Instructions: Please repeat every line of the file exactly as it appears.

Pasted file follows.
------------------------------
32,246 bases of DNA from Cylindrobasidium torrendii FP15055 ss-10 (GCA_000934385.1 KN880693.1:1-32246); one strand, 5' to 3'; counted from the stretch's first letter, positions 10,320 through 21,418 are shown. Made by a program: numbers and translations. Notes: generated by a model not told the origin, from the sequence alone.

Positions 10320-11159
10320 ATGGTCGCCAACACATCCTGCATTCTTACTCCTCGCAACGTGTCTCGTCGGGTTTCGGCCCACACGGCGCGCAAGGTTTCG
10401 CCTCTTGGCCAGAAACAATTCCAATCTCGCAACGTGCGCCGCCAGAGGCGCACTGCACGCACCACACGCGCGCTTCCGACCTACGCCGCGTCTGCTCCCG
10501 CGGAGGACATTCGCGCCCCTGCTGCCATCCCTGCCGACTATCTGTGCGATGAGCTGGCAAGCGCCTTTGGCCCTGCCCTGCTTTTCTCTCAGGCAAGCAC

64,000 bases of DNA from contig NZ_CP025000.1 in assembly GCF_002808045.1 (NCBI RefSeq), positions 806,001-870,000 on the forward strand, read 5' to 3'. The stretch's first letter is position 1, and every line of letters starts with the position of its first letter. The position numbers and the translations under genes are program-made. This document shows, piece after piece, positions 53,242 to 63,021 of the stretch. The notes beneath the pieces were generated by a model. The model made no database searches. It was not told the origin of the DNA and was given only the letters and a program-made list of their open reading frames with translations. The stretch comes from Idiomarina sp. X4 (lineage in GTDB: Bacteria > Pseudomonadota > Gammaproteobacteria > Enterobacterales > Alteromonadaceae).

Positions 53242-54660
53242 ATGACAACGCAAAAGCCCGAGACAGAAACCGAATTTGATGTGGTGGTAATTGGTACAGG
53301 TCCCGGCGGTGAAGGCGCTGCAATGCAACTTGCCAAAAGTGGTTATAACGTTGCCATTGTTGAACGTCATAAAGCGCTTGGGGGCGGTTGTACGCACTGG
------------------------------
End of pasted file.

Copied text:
32,246 bases of DNA from Cylindrobasidium torrendii FP15055 ss-10 (GCA_000934385.1 KN880693.1:1-32246); one strand, 5' to 3'; counted from the stretch's first letter, positions 10,320 through 21,418 are shown. Made by a program: numbers and translations. Notes: generated by a model not told the origin, from the sequence alone.

Positions 10320-11159
10320 ATGGTCGCCAACACATCCTGCATTCTTACTCCTCGCAACGTGTCTCGTCGGGTTTCGGCCCACACGGCGCGCAAGGTTTCG
10401 CCTCTTGGCCAGAAACAATTCCAATCTCGCAACGTGCGCCGCCAGAGGCGCACTGCACGCACCACACGCGCGCTTCCGACCTACGCCGCGTCTGCTCCCG
10501 CGGAGGACATTCGCGCCCCTGCTGCCATCCCTGCCGACTATCTGTGCGATGAGCTGGCAAGCGCCTTTGGCCCTGCCCTGCTTTTCTCTCAGGCAAGCAC

64,000 bases of DNA from contig NZ_CP025000.1 in assembly GCF_002808045.1 (NCBI RefSeq), positions 806,001-870,000 on the forward strand, read 5' to 3'. The stretch's first letter is position 1, and every line of letters starts with the position of its first letter. The position numbers and the translations under genes are program-made. This document shows, piece after piece, positions 53,242 to 63,021 of the stretch. The notes beneath the pieces were generated by a model. The model made no database searches. It was not told the origin of the DNA and was given only the letters and a program-made list of their open reading frames with translations. The stretch comes from Idiomarina sp. X4 (lineage in GTDB: Bacteria > Pseudomonadota > Gammaproteobacteria > Enterobacterales > Alteromonadaceae).

Positions 53242-54660
53242 ATGACAACGCAAAAGCCCGAGACAGAAACCGAATTTGATGTGGTGGTAATTGGTACAGG
53301 TCCCGGCGGTGAAGGCGCTGCAATGCAACTTGCCAAAAGTGGTTATAACGTTGCCATTGTTGAACGTCATAAAGCGCTTGGGGGCGGTTGTACGCACTGG